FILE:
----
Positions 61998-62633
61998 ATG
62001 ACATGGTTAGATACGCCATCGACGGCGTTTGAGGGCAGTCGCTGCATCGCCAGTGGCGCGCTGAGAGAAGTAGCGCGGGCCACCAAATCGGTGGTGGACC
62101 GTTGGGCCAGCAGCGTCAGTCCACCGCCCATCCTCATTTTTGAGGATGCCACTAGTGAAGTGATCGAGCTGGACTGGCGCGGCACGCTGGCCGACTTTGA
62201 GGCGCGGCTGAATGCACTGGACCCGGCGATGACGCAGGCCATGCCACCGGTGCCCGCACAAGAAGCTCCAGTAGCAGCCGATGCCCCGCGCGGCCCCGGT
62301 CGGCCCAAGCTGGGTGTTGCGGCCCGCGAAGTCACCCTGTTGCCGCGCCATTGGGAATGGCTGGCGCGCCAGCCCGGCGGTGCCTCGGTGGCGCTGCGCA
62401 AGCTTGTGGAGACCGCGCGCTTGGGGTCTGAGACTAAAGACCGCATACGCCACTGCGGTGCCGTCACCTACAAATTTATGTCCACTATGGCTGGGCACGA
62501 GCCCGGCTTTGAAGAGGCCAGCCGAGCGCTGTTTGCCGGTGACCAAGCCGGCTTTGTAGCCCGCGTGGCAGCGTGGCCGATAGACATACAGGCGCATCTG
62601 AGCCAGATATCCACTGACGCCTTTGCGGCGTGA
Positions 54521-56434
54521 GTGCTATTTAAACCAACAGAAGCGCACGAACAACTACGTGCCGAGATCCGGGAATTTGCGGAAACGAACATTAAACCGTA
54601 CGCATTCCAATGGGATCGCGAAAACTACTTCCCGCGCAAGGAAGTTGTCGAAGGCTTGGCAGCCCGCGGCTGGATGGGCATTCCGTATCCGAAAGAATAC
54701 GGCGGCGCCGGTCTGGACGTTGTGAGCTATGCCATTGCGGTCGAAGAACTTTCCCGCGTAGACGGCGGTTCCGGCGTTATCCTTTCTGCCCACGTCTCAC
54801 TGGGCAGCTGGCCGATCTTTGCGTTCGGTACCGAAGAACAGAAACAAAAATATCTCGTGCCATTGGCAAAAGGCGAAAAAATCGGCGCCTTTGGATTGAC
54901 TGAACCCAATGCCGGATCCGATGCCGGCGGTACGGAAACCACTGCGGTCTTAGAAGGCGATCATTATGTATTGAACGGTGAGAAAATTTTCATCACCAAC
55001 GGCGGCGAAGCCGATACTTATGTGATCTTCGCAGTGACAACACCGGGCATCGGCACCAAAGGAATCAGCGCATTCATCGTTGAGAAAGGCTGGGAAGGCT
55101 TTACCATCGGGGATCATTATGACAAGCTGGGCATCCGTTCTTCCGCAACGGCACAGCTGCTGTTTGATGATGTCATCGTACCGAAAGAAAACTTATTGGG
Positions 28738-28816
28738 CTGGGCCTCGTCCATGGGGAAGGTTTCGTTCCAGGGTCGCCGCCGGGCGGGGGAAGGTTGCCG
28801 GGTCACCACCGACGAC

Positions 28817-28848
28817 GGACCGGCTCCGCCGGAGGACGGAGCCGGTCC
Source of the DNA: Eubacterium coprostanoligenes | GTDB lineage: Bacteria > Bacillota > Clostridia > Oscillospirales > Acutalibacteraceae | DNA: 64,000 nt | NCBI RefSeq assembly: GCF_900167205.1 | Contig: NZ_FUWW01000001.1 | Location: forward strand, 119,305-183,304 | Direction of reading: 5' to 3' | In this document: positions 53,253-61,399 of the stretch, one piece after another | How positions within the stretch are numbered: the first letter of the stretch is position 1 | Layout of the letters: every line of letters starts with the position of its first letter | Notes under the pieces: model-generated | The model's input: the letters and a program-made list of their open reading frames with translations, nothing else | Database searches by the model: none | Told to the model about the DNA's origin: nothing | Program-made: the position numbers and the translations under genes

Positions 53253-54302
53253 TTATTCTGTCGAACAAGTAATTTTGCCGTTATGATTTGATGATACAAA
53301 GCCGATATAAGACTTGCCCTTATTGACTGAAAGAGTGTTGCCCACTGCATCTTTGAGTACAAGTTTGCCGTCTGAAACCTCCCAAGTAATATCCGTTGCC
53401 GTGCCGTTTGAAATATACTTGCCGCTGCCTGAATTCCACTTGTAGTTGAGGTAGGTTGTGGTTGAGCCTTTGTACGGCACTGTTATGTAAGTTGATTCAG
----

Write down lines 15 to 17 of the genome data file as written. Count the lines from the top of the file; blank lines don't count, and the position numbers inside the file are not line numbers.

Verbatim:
54901 TGAACCCAATGCCGGATCCGATGCCGGCGGTACGGAAACCACTGCGGTCTTAGAAGGCGATCATTATGTATTGAACGGTGAGAAAATTTTCATCACCAAC
55001 GGCGGCGAAGCCGATACTTATGTGATCTTCGCAGTGACAACACCGGGCATCGGCACCAAAGGAATCAGCGCATTCATCGTTGAGAAAGGCTGGGAAGGCT
55101 TTACCATCGGGGATCATTATGACAAGCTGGGCATCCGTTCTTCCGCAACGGCACAGCTGCTGTTTGATGATGTCATCGTACCGAAAGAAAACTTATTGGG